‘Gold-plated’ public sector pensions are a media myth

 In more than 30 years at work I have never been a union member, and as a ‘mature’ entrant to local government service, I won’t ever qualify for the ‘rule of 85’ (Personnel Today, 4 April). But even I balk at the way our chancellor is ripping off some of the lowest paid public sector workers.

For me, the burning question is why Gordon Brown can afford to allow these benefits to continue for three million NHS staff, teachers and central government civil servants in an election year, but not for one million local government workers after the election.

It is easy for the press to attack our so-called ‘gold-plated’ pension scheme, but when I compare it to the pension schemes I had in the private sector, it looks like fools’ gold to me. Each year of service earns just one-eightieth of my salary as a pension, but in my private sector employers’ schemes, it tended to be one-sixtieth. Forty years of service in local government earns a 50% pension, but in industry, it would be two-thirds.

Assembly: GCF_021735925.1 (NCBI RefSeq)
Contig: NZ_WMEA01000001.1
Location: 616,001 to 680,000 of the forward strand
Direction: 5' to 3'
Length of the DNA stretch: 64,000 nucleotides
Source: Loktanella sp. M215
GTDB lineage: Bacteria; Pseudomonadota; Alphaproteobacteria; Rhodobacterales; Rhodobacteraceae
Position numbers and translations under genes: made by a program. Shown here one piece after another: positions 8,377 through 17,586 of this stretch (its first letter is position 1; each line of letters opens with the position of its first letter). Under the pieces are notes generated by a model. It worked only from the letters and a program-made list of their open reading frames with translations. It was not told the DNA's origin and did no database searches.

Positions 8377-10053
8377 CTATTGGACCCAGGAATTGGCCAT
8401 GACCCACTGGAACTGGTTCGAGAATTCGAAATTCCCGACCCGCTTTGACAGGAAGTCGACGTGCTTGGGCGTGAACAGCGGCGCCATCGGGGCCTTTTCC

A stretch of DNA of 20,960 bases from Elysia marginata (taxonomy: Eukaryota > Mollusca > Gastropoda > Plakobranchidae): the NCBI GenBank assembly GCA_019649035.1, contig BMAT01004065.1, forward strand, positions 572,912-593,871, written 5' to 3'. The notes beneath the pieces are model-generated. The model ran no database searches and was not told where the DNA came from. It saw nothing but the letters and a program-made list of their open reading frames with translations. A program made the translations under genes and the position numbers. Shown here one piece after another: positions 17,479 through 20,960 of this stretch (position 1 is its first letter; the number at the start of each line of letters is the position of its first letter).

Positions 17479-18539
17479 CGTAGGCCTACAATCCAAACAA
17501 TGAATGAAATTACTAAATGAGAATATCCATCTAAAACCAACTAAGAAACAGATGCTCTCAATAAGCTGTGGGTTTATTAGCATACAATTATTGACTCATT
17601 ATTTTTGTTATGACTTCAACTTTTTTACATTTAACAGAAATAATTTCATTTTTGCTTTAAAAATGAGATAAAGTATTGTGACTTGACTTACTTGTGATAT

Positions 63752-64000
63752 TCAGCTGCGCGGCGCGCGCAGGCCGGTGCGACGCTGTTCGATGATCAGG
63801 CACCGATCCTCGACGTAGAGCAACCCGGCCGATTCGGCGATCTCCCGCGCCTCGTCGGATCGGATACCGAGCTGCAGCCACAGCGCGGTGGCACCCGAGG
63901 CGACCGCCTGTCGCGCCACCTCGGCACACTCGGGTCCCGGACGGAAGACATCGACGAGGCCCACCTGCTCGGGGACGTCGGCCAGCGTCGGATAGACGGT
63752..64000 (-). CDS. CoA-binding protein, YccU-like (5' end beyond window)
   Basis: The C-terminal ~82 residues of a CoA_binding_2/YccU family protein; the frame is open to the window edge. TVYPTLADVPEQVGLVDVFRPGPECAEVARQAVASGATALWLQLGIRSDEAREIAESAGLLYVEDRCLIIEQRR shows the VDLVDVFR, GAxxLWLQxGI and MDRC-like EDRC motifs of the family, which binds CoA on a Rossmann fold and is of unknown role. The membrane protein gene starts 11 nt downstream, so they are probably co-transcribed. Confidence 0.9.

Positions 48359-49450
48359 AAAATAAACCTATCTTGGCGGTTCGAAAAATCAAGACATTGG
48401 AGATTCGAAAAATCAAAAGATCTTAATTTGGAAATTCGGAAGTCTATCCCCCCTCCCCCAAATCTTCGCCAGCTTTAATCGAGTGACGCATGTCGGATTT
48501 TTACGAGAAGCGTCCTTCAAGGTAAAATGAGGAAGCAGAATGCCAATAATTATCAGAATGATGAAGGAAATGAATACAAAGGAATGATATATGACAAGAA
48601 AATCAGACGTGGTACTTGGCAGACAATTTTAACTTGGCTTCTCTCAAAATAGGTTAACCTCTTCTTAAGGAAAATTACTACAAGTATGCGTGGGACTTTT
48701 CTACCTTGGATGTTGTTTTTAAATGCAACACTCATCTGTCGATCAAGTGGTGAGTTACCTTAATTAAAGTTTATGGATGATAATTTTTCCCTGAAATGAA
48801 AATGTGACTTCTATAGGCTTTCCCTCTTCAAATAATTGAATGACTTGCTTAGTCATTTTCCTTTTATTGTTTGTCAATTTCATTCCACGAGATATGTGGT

Local government employees would have to work 13 years longer to get the same benefit.

Then there is the question of salary. Local government doesn’t pay high salaries to the majority of its staff. An eightieth of a pittance isn’t going to make anyone rich, and retiring at 60 means five years less service and, consequently, a lower pension.

Of course, the chancellor and the rest of the MPs won’t suffer, as they have a pension scheme that the rest of us can only dream of. They are the fat cats of taxpayer-funded pensions, taking the cream, but expecting the rest of us to make do with spilt milk.

Alan Barry
Personnel officer (policy and strategy),
Devon County Council

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